@Kaiido

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commented Dec 6, 2017

@guest271314 and they don't when you clear this FileList through input.value = null.

https://html.spec.whatwg.org/multipage/indices.html#event-change

Fired at controls when the user commits a value change

You might want to open an issue to bugs.chromium and bugs.webkit since it seems this was introduced prior to Blink split.

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@annevk

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commented Dec 6, 2017

@guest271314 I meant to get back to you on that, sorry for not having done so yet, but it seems you resolved it yourself together with @Kaiido by filing those bugs. Hopefully they can be fixed but otherwise we'll need a new issue to sort that out. Thank you for taking care of that!

As for directories, they're separate. We will need to integrate that document into the HTML Standard in due course. Any new features can be considered after that or potentially in parallel by filing issues against that document.

As for set vs list. Consider const file = new File([], "hi"); const fileList = new FileList([file, file]);. Hope that helps.

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commented Dec 6, 2017

@annevk The only security issue that could fathom is a malicious script which switched an uploaded file initiated by user action to attribute the file to a user where the remainder of the form was attributed to the user - based on the initial user action of uploading the file that the user selected from a file system. Though for practical purposes that would not necessarily matter because the trusted boolean property is not a validation issue with an uploaded file and the above scenario is possible using FormData and .submit(), see https://stackoverflow.com/a/29873845; though that is what was considering when mentioning change event.

As to whether or not change event should be fired when .files is set programmatically the inquiry was into how the event observes the .files property? That is, is the event not dispatched at Firefox because the original FileList is no longer being observed because the original FileList no longer exists; technically the original FileList is not changed, but rather replaced. For example, if a Proxy is observing an object that proxy would not dispatch set trap on the original object as that object is replaced by the new FileList object. Or, the set trap is dispatched (at Chromium) because the .files property itself is being observed, and not the FileList value of the .files property?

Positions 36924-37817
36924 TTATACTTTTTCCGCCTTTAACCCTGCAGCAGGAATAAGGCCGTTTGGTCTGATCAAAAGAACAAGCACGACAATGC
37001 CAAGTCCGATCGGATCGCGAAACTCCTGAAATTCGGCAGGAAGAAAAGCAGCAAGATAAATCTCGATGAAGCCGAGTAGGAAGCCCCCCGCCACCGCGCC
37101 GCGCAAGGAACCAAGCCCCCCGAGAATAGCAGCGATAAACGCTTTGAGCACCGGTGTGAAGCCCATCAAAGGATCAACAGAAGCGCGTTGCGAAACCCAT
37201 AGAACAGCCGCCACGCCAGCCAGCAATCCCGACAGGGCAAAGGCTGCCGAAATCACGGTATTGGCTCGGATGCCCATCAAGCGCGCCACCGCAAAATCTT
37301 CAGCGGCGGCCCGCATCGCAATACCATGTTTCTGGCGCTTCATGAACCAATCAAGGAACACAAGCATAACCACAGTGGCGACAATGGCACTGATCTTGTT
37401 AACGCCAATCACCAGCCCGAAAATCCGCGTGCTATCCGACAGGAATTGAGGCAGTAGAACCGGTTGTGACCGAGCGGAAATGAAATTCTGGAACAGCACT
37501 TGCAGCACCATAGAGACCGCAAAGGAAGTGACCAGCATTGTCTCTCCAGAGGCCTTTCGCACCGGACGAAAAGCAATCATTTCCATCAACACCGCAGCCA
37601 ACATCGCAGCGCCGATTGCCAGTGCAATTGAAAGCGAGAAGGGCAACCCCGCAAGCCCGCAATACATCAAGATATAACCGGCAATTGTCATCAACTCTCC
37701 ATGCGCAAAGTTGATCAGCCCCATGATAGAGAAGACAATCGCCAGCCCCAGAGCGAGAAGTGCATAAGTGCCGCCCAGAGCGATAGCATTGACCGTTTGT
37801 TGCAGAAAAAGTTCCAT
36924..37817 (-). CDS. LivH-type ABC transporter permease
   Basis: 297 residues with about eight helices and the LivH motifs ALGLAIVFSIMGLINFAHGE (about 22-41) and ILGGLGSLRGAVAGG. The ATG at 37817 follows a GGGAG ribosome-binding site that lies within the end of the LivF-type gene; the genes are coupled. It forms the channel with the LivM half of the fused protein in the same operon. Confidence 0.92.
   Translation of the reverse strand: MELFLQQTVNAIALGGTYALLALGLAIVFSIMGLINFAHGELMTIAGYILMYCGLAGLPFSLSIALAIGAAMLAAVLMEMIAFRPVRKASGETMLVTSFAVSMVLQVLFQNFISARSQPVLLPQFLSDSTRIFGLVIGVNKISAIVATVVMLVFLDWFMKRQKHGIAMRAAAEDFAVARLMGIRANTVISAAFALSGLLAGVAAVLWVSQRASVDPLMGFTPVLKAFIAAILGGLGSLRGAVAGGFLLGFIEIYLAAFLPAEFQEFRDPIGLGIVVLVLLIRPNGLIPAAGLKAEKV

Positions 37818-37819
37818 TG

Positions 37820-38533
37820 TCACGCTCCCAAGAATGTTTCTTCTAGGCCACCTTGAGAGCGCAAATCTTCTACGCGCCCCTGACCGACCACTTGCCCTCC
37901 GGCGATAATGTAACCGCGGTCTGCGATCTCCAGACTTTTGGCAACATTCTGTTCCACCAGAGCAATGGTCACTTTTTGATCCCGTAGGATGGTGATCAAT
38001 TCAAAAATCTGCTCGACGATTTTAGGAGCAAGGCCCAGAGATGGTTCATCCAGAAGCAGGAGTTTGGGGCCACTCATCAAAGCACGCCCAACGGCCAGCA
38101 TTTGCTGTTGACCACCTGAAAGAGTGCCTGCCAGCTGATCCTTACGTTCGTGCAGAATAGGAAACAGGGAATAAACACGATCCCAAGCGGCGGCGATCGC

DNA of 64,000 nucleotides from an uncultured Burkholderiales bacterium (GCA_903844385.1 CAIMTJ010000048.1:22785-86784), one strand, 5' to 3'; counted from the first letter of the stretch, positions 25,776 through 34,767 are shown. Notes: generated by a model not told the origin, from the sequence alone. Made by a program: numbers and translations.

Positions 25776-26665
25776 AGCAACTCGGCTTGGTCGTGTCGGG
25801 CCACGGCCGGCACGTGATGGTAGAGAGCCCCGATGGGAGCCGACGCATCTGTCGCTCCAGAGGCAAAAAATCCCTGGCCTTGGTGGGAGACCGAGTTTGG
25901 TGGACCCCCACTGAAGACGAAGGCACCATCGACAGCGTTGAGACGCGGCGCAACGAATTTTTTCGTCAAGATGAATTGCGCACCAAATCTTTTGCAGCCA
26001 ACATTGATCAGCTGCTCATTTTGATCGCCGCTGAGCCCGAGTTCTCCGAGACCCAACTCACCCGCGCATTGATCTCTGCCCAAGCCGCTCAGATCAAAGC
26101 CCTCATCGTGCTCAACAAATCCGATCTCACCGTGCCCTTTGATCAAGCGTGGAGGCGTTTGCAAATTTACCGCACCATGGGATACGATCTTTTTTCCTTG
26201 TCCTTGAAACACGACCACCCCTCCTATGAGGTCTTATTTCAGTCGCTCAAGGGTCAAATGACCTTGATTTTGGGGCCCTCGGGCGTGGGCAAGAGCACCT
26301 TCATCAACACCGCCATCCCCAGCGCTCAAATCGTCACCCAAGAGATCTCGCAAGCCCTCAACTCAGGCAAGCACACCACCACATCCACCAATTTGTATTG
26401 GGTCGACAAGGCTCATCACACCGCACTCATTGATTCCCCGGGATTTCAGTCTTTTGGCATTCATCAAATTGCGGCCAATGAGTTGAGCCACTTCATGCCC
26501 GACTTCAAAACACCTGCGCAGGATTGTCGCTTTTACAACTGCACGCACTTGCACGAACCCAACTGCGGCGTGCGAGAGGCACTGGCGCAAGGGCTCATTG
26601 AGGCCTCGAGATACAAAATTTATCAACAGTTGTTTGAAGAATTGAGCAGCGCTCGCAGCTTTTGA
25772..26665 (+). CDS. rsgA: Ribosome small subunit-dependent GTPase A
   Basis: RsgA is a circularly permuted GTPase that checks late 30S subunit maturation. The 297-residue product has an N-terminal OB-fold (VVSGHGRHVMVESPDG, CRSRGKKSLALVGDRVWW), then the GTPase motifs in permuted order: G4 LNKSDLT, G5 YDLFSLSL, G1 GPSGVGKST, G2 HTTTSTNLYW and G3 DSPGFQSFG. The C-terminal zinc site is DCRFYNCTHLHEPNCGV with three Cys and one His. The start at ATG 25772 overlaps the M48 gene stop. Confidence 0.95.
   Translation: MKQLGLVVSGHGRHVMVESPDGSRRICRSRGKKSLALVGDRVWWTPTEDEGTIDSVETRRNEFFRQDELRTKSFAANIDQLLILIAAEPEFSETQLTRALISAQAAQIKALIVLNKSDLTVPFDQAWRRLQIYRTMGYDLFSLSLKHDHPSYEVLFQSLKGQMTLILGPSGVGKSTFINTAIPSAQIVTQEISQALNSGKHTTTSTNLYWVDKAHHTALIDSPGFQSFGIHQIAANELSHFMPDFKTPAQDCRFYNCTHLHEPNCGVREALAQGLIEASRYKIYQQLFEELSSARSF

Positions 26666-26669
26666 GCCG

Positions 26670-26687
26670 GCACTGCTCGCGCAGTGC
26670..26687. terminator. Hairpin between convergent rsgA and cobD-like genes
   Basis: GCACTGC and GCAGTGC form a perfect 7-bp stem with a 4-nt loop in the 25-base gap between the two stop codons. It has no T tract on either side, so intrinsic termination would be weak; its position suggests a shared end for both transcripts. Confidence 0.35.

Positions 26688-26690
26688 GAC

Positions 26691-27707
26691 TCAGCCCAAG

@annevk

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commented Dec 6, 2017

A developer cannot observe it. They need to do their own bookkeeping basically. Chrome dispatches the event from the files setter presumably, but that's contrary to how <input> element APIs generally behave, so trying to get it removed is good.

@annevk

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commented Dec 7, 2017

I weakly prefer that FileList remains / becomes immutable

This seems fine to me by the way, but we should make sure to note this reason in File API as otherwise we might forget it later on.

@annevk

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commented Dec 7, 2017

Remaining open questions:

  • Can FileList contain multiple references to the same File? I suggest no.
  • Does FileList take an array or unlimited number of arguments (is that called vararg? I always forget)? An array would be consistent with the File constructor.
@inexorabletash